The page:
Titanic's keel was laid on the unoccupied spot on the Arrol Gantry, the other spot was then still occupied by the Olympic. It took 6 weeks just to lay the keel. For two years and two months, that keel was being built up to a hull, complete with bulkheads, boilers, and engines.
The ship was launched on May 31st, 1911, over 7 months after Olympic's launch. It was a non-paid holiday for the workers, forcing them to spend some of their weekly £2 wages. It was even a double holiday for Harland and Wolff and the White Star Line, because the Olympic would be delivered the same day. She was completed, had finished sea trials and was now anchored under steam in Belfast Lough, waiting for the White Star Line's special guests and bring them back to England.
Lots of people came to look at the launch, mainly because the clear spring skies, which was already quite rare in Belfast. As soon as 11:00 A.M. came, Corporation Street was clogged with cars and pedestrians all heading to the Albert Quay. The authorities closed part of the quay and charged a few shillings for entrance. Many people diverted to Spencer Basin, which also gave a good (and free) view on the Titanic, ignoring the piles of wood and coal, making it nasty and dusty. Among those people were the thousands of employees who weren't invited, to watch their work slide into the water.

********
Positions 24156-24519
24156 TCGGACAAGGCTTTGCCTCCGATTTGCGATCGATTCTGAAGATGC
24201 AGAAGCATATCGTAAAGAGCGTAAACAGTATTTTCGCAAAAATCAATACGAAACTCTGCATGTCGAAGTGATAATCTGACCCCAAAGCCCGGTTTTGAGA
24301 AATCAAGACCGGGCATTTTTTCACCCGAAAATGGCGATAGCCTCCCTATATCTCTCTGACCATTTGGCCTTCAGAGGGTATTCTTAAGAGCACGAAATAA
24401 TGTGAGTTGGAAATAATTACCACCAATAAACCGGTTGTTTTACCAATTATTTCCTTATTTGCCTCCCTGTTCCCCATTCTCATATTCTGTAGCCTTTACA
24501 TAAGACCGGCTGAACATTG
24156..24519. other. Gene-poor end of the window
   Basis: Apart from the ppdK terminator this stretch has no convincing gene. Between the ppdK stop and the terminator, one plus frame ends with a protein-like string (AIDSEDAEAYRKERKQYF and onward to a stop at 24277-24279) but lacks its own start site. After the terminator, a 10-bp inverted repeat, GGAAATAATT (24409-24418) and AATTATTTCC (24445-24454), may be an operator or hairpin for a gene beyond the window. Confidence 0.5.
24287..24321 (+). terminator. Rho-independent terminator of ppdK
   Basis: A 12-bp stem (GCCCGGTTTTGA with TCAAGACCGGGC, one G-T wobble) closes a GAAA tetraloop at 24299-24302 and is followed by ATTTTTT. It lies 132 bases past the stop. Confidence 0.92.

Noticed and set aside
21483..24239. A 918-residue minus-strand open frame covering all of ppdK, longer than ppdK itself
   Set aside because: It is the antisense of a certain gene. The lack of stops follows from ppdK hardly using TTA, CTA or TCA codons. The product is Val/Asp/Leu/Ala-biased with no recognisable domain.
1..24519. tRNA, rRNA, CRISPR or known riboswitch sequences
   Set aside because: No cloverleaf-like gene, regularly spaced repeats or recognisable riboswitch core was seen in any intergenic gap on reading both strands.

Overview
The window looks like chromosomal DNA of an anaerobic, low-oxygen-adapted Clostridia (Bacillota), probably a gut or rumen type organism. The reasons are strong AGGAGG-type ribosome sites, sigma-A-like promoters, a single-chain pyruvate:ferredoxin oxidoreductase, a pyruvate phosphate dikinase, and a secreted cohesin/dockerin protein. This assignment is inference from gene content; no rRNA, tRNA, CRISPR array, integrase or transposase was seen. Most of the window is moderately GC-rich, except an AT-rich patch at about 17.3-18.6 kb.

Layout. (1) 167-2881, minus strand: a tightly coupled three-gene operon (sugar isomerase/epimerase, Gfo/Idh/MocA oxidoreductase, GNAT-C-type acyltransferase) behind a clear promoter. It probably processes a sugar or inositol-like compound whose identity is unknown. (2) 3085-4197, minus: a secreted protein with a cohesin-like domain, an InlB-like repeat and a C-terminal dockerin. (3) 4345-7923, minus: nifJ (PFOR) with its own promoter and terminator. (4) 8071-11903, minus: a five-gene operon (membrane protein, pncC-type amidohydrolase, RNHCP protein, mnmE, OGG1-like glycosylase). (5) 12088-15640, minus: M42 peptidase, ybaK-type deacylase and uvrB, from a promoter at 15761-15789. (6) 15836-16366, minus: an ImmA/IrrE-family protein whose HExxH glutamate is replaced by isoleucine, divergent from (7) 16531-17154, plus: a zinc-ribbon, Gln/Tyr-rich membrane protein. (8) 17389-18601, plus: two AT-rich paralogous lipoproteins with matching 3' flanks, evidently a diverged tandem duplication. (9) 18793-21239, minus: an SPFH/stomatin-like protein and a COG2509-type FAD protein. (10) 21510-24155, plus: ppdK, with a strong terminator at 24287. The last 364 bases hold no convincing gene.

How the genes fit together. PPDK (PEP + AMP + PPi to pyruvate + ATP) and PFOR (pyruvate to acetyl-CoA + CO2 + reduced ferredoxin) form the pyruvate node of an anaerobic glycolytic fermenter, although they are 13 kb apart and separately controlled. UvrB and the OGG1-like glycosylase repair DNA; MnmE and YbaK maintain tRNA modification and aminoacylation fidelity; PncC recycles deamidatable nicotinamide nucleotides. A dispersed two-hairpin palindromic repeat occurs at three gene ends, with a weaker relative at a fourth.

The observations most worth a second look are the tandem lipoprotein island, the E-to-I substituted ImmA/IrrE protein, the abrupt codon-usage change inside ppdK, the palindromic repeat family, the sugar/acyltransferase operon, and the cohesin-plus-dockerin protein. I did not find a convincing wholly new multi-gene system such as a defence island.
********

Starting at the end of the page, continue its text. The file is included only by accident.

The ladies and gentlemen who were invited were able to wait for the launch with more luxury and elegance. Especially for them, a massive tribune had been placed with room for a few hundred. Most of those people were Harland and Wolff's designers, drawers and engineers. The leading crewmen were only allowed in if they showed their exclusive invitation.
The press was given a second tribune. They were early at the scene, even though the launch was going to be exactly like Olympic's launch 7 months ago, without even a bottle of champagne, as this wasn't a trait shared by the White Star Line to any of their ships.
After 62 seconds, the hull was already in the water.
There was still a long way to go before the freshly launched hull became the RMS Titanic like her designers had wanted her. She still had to be painted, furnished, boilers installed, engines installed, masts erected and funnels loaded, to name just a few jobs. Part of this was done in the Thompson Dry Dock.